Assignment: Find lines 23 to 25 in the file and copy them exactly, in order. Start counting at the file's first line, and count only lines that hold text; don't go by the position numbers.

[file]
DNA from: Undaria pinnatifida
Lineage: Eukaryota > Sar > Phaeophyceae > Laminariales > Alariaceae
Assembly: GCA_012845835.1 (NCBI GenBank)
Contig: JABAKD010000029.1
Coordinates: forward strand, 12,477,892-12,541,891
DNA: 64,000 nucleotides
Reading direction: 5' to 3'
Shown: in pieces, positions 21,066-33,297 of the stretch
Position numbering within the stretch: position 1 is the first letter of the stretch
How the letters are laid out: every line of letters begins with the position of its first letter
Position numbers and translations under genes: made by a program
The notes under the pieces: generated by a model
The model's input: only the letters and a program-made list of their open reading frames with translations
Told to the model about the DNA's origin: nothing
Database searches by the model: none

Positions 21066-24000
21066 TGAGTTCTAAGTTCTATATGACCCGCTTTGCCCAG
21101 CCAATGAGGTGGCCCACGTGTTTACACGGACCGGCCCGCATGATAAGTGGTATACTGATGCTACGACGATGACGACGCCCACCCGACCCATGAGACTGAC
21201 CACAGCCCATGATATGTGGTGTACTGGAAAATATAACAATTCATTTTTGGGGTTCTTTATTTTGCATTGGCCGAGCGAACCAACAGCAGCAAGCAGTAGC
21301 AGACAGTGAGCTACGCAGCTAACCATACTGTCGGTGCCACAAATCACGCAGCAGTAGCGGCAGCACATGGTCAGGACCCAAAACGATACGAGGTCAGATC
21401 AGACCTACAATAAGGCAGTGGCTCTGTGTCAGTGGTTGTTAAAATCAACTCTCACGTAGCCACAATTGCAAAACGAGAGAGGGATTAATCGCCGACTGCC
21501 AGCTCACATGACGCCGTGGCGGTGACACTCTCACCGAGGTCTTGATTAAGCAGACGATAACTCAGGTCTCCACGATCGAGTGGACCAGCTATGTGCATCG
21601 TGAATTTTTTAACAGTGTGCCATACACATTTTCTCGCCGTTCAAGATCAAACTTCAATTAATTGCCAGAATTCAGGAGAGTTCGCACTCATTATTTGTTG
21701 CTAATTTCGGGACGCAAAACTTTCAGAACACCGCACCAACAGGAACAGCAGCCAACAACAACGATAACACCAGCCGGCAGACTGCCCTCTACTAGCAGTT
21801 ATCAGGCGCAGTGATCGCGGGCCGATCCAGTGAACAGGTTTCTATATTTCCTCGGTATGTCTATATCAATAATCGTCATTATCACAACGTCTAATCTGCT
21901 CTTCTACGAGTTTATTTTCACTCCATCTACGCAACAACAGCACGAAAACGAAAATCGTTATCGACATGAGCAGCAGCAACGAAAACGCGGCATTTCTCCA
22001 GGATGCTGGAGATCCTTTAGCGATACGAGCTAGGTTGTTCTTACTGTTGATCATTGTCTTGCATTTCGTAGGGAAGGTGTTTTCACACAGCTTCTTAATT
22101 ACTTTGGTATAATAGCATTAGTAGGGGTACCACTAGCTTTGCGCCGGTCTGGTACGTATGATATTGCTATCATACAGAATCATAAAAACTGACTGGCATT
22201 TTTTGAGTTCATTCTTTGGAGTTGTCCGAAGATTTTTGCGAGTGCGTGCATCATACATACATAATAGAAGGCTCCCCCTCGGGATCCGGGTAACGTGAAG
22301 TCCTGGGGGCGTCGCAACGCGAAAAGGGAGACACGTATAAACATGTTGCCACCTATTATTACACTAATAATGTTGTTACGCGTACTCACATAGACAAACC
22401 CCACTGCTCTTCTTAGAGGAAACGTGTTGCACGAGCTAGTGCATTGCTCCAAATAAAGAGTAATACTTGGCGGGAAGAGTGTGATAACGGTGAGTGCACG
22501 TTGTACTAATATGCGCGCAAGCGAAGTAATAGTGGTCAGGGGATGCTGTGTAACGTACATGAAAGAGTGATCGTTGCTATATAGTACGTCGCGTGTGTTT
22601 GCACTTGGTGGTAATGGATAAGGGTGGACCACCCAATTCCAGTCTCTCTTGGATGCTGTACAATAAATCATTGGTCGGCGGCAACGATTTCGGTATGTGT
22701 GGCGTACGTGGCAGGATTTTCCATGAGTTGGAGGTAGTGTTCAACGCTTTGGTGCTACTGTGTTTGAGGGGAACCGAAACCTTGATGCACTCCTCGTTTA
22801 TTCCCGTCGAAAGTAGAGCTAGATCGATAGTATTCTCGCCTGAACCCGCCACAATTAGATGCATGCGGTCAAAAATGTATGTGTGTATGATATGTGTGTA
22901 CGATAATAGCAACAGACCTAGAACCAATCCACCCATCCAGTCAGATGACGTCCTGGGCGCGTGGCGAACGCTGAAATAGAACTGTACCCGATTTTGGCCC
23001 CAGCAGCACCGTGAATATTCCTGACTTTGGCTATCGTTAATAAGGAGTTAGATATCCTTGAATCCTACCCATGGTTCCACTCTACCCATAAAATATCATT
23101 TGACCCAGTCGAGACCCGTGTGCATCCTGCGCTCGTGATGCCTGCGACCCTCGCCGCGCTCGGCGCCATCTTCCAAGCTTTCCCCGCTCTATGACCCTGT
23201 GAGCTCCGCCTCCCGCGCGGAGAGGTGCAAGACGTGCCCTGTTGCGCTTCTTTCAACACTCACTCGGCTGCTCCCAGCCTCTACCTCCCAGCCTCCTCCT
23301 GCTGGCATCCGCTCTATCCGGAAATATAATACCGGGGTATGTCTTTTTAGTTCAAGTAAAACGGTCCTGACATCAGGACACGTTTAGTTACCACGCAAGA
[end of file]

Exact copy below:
21601 TGAATTTTTTAACAGTGTGCCATACACATTTTCTCGCCGTTCAAGATCAAACTTCAATTAATTGCCAGAATTCAGGAGAGTTCGCACTCATTATTTGTTG
21701 CTAATTTCGGGACGCAAAACTTTCAGAACACCGCACCAACAGGAACAGCAGCCAACAACAACGATAACACCAGCCGGCAGACTGCCCTCTACTAGCAGTT
21801 ATCAGGCGCAGTGATCGCGGGCCGATCCAGTGAACAGGTTTCTATATTTCCTCGGTATGTCTATATCAATAATCGTCATTATCACAACGTCTAATCTGCT